A Systematic Approach to Hydronic Design: the 4 Essentials
Modern boilers are effective primary heat sources by themselves, but can also be used as backups to higher-efficiency systems such as geothermal or solar-based heating. When installing or adding a boiler system, designers, engineers and building owners should adhere to hydronic design essentials that favor a total system approach to design and implementation. By applying the following four hydronic design essentials, a boiler system can be built that will provide years of reliable and efficient indoor heating.
The Four Hydronic Design Essentials
1. First Cost
First cost or initial investment is the amount of money that must be spent on hydronic equipment that forms the basis of your heating system. This usually refers to spending on whole systems, but can also include components or features that boost efficiency or performance. Granted, the first cost of a hydronic heating system can be high, but modern technology has produced a range of options that can be combined to lower overall costs while boosting efficiency. For example, rather than buying a large-capacity modulating condensing boiler, a smaller unit can be combined with a non-condensing unit to achieve good results at a lower cost. The modulating condensing unit can handle low-temperature water during start-up and circulation, while the non-condensing unit can provide standard heating once water is heated to operating temperatures.
2. Life-Cycle Cost
Life-cycle cost refers to how much it will cost to operate the hydronic system over its expected lifespan. For most boilers and related components, this lifespan can be several decades. Life-cycle cost usually includes consideration of the first cost as well as fuel expenses, maintenance, repair and electricity. When calculating life-cycle cost, adjustments must be made to future costs to ensure the total is realistically converted to allow comparisons in current dollars. Life-cycle cost provides one of the most important pieces of information derived from hydronic design essentials: the payback period. This lets buyers know when savings from efficiency improvements or other benefits of the new equipment will equal the initial amount spent on the equipment. When this point is reached, the equipment will have paid for itself. All performance thereafter can be assessed as part of the benefit of using high-efficiency systems.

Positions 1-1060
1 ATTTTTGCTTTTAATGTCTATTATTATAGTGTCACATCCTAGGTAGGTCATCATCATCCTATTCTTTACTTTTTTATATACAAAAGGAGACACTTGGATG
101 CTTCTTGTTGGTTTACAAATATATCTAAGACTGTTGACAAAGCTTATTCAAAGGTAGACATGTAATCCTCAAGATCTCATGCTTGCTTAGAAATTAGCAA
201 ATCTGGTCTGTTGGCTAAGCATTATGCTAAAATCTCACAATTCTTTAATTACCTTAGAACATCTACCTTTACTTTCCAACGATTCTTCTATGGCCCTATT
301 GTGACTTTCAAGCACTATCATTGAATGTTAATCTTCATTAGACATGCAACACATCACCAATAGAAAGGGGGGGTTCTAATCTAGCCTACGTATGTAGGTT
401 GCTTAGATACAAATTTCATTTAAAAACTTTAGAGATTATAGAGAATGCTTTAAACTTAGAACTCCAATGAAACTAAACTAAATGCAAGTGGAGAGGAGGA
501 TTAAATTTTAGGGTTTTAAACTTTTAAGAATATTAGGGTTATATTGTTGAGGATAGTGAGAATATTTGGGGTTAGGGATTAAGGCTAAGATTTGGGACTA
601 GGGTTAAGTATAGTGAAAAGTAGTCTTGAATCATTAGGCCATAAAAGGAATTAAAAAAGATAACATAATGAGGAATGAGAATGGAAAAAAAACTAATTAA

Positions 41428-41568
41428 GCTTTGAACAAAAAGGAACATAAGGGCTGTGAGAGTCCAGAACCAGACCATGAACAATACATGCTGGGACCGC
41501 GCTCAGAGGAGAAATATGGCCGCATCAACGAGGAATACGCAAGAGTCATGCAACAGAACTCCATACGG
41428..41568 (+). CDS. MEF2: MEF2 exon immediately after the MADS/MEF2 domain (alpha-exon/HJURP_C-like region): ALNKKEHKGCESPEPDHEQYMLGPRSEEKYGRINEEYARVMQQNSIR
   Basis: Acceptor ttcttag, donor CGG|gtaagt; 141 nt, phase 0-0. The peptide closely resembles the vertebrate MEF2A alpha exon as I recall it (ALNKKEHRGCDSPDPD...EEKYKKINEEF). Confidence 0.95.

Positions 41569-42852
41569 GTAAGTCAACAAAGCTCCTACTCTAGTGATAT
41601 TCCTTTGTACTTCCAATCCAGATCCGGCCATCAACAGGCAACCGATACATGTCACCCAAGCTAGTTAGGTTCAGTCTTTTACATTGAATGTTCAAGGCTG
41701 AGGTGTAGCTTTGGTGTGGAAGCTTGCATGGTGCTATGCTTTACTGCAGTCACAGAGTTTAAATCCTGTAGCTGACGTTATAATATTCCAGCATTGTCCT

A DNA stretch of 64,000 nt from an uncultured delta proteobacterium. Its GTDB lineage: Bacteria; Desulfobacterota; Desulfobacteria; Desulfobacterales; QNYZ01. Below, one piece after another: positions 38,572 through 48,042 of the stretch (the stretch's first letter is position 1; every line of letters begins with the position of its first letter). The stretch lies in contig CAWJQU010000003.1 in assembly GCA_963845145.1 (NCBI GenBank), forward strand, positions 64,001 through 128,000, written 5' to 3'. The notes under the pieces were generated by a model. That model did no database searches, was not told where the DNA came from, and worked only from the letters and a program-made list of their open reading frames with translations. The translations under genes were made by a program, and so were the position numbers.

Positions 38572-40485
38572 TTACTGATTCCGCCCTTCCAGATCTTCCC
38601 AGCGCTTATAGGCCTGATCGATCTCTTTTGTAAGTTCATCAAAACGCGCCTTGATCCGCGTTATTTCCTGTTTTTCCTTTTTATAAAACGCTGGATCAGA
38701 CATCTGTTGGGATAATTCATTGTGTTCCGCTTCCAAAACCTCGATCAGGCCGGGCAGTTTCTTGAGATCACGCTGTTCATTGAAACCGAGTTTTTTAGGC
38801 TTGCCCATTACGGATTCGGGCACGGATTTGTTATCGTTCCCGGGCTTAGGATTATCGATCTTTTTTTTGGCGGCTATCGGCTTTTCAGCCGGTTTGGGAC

3. Annual Efficiency
Efficiency remains a primary consideration when installing hydronic equipment or any sort of HVAC system. Boiler efficiency is indicated by the unit’s Annual Fuel Utilization Efficiency, or AFUE, a number assigned by government-standard testing. AFUE indicates how much of the energy in the fuel used by the boiler is converted to usable heat. An AFUE 90 percent boiler, for example, will turn 90 percent of the fuel used by the boiler into heat, while the remaining 10 percent is lost. Currently, gas-fired boilers must carry an AFUE of 82 percent for hot water and 80 for steam. Oil-fired boilers require an AFUE of 84 percent for hot water and 82 for steam. Boiler efficiency can be improved even further by adding features or components such as modulation or staged firing. Multiple boilers of a lower capacity can be more efficient in total than one large boiler.
4. Value Engineering
Value engineering refers to assembling a boiler system according to hydronic design essentials that, in total, provide the greatest level of efficiency and value. Under this concept, boilers are properly sized to provide exactly the amount of heating capacity needed to meet the temperature demands of the building’s occupants. This is known as “heating load,” and affects the type and capacity of hydronic equipment that can be used. Boilers installed to take best advantage of value engineering concepts usually include proportional-integral-derivative (PID) controls that can respond effectively to changes in conditions such as outdoor temperatures, overall heating load, and operating stage of the boiler.
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